Sexy Bibliography (and revealing paratext) – yes, it’s a peer-reviewed article!

I’m pleased to say my article was published in Library Review this month, February 2015 (Vol.64 Iss. 1/2, pp.154-161).  Since it’s an Emerald journal and peer-reviewed, I’m feeling quite chuffed!

I can’t even remember how I dreamt up the title of that article, but it’s about library user education and musical paratext, and draws on my Teaching Artist studies last year. Maybe I should reassure you that “sexy” is a marketing term, and paratext certainly reveals things about the author or compiler of a book.  Not a whisper of black lace or naughtiness anywhere, I can guarantee.

If your university library subscribes to Library Review, you can read the article here.  If not, I’ll share the abstract so you can see what it’s about.

Design/methodology/approach – The main focus of this concept paper is a consideration of best pedagogical practice, and a discussion of how best to embed it in a curriculum designed for performers and other creative artists. Turning from a role as a bibliographic instructor to that as an academic adjunct, the author addresses similar pedagogical issues in a session on Scottish songbooks, which is delivered each year to second-year undergraduates.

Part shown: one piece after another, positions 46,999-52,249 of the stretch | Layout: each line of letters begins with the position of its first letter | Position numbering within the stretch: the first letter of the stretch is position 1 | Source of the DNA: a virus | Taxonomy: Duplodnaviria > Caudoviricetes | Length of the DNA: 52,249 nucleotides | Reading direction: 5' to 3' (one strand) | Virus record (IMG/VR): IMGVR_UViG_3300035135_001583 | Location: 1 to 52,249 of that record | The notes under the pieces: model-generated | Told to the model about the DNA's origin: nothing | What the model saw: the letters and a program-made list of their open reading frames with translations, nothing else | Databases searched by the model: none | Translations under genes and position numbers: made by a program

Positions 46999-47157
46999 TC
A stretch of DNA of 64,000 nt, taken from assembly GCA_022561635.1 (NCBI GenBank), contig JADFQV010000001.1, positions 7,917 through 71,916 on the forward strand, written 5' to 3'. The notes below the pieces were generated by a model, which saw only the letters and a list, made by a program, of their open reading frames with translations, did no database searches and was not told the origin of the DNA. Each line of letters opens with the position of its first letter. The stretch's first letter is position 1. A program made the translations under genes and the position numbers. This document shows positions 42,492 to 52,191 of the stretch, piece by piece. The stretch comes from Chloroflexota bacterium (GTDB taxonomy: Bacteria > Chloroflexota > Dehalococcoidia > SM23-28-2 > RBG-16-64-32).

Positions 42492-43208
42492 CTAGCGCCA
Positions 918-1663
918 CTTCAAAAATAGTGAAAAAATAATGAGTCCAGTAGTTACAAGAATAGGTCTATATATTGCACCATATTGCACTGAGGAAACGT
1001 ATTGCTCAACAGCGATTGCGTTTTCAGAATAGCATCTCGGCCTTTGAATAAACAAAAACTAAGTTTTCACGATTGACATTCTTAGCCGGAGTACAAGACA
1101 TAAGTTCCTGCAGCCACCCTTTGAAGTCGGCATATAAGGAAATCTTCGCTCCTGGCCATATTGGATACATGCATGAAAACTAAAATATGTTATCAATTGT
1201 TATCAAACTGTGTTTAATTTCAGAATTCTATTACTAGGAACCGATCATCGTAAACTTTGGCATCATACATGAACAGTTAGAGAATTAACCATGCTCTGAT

Findings – The author wrote a paper on user education for a librarianship journal in 1991. The present paper reflects upon the discernible differences in approach between then and now, and finds that gaining pedagogical expertise has enabled significant improvements.

Originality/value – There is comparatively little published about user education in music libraries, about pedagogical training for librarians working in this field, or about scholar-librarians availing themselves of suitable training to improve their delivery of academic course components.

I hope to resume my studies towards a PGCert (Postgraduate Certificate) in teaching, later this year, and I look forward to gaining further insights which I can draw upon in future teaching activites.

Advertisements

Leave a Reply

Fill in your details below or click an icon to log in:

WordPress.com Logo

You are commenting using your WordPress.com account. Log Out / Change )

Twitter picture

You are commenting using your Twitter account. Log Out / Change )

Facebook photo

You are commenting using your Facebook account. Log Out / Change )

Google+ photo

You are commenting using your Google+ account. Log Out / Change )

Connecting to %s